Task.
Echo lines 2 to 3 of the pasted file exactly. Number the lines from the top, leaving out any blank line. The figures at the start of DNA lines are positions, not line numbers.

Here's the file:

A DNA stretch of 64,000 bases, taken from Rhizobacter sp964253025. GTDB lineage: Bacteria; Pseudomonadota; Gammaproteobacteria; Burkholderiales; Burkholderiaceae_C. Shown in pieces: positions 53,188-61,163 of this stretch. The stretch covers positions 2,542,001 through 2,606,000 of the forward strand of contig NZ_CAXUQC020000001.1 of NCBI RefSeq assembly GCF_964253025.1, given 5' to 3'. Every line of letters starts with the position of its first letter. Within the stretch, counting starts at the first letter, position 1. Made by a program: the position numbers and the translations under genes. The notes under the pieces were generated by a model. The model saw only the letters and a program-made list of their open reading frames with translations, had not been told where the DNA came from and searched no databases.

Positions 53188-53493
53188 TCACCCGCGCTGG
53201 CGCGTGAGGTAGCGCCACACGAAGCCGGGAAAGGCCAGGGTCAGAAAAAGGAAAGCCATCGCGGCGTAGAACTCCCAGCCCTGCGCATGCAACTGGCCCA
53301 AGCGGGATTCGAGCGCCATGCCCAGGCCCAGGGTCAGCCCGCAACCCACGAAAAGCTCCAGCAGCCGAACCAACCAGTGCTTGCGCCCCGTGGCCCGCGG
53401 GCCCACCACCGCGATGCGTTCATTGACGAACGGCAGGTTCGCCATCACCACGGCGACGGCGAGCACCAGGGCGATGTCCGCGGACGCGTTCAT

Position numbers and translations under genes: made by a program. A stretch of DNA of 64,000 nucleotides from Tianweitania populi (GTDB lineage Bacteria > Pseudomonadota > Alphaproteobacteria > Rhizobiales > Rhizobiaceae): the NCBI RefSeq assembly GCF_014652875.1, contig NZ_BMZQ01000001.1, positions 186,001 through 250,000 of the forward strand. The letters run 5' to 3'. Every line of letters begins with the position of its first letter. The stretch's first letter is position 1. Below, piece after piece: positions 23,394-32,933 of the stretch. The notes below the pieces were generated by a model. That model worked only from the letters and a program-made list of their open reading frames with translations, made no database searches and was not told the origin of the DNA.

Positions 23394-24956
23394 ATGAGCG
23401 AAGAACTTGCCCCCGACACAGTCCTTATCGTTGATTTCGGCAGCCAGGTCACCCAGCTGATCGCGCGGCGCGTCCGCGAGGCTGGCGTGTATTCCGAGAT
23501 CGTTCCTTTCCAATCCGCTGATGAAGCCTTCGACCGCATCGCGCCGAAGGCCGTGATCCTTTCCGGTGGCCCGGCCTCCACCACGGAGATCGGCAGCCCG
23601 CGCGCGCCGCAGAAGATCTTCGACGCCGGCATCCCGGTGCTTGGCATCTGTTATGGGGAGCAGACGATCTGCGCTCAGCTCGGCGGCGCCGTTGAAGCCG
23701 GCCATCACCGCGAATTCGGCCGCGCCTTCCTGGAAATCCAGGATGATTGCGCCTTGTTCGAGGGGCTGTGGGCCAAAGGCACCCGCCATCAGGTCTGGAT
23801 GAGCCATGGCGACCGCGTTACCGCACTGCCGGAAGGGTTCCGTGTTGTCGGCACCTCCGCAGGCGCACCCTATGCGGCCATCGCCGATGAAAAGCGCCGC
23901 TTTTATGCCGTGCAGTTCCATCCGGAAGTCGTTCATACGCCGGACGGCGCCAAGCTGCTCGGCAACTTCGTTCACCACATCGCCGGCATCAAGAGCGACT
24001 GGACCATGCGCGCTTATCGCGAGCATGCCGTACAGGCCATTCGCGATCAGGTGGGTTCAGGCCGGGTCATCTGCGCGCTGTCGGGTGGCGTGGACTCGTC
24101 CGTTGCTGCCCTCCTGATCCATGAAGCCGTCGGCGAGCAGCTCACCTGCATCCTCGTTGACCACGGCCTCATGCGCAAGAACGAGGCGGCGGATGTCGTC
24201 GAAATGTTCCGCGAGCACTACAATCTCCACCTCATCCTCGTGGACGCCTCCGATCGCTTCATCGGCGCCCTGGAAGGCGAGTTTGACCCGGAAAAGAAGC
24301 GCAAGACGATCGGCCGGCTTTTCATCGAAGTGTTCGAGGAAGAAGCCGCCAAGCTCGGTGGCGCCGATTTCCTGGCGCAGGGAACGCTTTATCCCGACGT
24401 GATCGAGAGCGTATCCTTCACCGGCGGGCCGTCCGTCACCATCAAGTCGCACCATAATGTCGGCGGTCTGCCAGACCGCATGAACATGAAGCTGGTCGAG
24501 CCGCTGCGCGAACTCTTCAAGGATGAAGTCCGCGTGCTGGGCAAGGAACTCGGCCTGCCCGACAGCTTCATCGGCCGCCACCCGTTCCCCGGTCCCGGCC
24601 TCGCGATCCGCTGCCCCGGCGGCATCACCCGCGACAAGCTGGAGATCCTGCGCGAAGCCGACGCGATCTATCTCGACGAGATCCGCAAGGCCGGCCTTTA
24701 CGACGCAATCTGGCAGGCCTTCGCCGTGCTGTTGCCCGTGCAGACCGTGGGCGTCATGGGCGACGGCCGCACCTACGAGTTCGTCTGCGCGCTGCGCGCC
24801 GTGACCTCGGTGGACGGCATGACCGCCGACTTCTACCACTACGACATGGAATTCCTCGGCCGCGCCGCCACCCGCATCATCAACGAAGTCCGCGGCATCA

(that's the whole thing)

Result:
Positions 53188-53493
53188 TCACCCGCGCTGG